Strategies for effective postpartum weight loss
Immediately postpartum, you’ll see a significant drop in weight after delivering your baby, placenta and releasing the amniotic fluid. However, your breast tissue, increased blood volume, fat stores and enlarged uterus will all still carry weight that comes off more gradually.
While you may feel anxious about losing your baby weight, try not to think about it until your baby is at least 6 weeks old, other than to reassure yourself you can and will lose the weight. Your body needs a little time to adjust to the new normal. Rather than focusing on a number on the scale, evidence shows that women who choose both a healthy diet plus a moderate amount of exercise have more success in postpartum weight loss.
And breastfeed! Exclusively breastfeeding for even 3 months can also help with postpartum weight loss, since producing breastmilk requires a tremendous amount of energy. Nursing exclusively for 6 months or more allows your body to burn calories and mobilize fat stores accumulated during pregnancy.
Just remember not to restrict your calories while breastfeeding, which can negatively impact the quality and quantity of your milk (Check out How much should I eat while breastfeeding for guidelines) as well as your own nutrient stores.
Breastfeeding or not, eating a high-quality diet is vital to maintaining your health during this physically and mentally demanding time of your life. Even as you work towards losing weight, you’ll want to focus on getting enough folate, iron, calcium, zinc, vitamin D, iodine and choline. If you’re breastfeeding, you’ll also need more vitamin A, B12 and B6. Check out the What to Do section for tips on getting these nutrients into your diet.
To support safe postpartum weight loss, the recommendation is to lose about 1-1.5 pounds per week. That’s the equivalent of a calorie deficit of 500-750 calories per day.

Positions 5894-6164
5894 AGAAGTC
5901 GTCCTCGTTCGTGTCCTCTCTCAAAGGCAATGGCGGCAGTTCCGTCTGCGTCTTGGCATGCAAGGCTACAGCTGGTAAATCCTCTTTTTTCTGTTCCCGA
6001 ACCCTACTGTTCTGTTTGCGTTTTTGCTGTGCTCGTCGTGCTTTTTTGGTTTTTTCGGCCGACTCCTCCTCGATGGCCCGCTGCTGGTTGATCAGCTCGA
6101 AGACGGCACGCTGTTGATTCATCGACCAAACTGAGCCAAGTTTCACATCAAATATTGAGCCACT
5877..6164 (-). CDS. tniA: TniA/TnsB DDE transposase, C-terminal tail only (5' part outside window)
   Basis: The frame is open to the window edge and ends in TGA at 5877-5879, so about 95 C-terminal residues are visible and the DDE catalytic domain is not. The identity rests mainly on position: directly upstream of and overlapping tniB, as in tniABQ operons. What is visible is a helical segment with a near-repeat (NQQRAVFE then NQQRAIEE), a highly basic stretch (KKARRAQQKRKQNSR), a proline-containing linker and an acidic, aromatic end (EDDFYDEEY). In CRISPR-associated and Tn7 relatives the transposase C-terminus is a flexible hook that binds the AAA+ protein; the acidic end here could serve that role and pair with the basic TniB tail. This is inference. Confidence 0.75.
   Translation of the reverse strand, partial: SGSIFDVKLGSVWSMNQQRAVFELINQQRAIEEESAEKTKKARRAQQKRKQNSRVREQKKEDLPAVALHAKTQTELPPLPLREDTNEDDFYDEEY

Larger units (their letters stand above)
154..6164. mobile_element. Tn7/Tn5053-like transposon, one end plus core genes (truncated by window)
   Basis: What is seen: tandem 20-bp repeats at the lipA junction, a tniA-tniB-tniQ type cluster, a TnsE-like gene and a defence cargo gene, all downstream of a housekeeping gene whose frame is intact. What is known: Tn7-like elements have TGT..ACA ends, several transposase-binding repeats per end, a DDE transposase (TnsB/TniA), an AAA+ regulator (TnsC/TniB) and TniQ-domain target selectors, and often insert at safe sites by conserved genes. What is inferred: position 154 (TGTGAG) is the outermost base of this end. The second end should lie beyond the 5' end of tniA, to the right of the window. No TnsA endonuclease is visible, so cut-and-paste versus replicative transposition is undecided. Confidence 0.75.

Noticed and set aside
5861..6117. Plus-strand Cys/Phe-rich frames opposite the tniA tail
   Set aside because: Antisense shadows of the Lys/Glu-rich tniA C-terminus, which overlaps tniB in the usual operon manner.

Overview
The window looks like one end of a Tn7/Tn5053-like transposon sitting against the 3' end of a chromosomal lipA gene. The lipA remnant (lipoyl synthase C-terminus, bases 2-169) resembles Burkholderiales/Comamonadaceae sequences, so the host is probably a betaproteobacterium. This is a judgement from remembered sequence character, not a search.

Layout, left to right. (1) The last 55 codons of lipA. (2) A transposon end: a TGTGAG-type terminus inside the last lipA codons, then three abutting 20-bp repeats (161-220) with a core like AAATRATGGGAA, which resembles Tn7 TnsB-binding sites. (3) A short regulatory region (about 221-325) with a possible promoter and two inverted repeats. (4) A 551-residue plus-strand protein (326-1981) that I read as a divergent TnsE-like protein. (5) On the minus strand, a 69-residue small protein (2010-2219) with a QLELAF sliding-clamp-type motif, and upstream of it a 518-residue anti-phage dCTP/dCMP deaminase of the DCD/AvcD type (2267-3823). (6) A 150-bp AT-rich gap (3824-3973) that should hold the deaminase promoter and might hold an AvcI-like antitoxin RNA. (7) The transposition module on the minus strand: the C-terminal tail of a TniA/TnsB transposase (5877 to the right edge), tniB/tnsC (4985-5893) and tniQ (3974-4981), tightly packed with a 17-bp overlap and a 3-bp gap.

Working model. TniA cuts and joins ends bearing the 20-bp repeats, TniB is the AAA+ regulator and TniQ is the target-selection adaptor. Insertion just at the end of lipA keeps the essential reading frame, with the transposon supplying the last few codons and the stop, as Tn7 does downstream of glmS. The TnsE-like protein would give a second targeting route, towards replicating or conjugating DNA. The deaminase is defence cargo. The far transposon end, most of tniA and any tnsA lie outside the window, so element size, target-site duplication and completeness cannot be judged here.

If you were overweight before becoming pregnant or if you gained an excessive amount of weight during pregnancy, it may be safe to lose more weight per week. Your healthcare provider can help you determine what’s right for you.
Know that some women, even with diet, exercise and breastfeeding, find postpartum weight loss slow going. Instead of letting this get you down, be patient with yourself and reach out for support. You’ll find many new moms going through this together.
What to Do
Take good care of yourself
Allow yourself time to rest and recover after giving birth and try to let go of any weight related stress. The weight will come off gradually by following healthy lifestyle habits: healthful eating, enough sleep (we know this is all relative!), plenty of water, some light to moderate exercise and whatever helps you feel at peace.
Be realistic about your weight loss goals. Pregnancy changes the shape of our bodies and motherhood changes the shape of our lives, so keep noticing where your joy is.
Avoid going on restrictive diets (diets that restrict calories or certain nutrients), especially if you’re breastfeeding
Now is not the time to skimp on calories or essential nutrients – it’s not good for you or your baby. Losing the baby weight too quickly can lead to excess fatigue, poor mood, and a decrease in bone mineral density. Plus, eating too few calories can lead to a lack of energy to care for your new baby.
Moreover, research consistently shows that success with these types of diets is usually short lived. Instead, focus on healthier habits that will benefit you and your family for life.
Make nutritious food choices
Focusing on consistent healthy eating will allow you to lose weight over time gradually and sustainably.
- Eat plenty of whole fruits and vegetables, whole grains, beans, nuts, seeds, high quality dairy (and dairy alternatives), low mercury fish and lean meats
- Cook more of your own meals so you control what goes into your food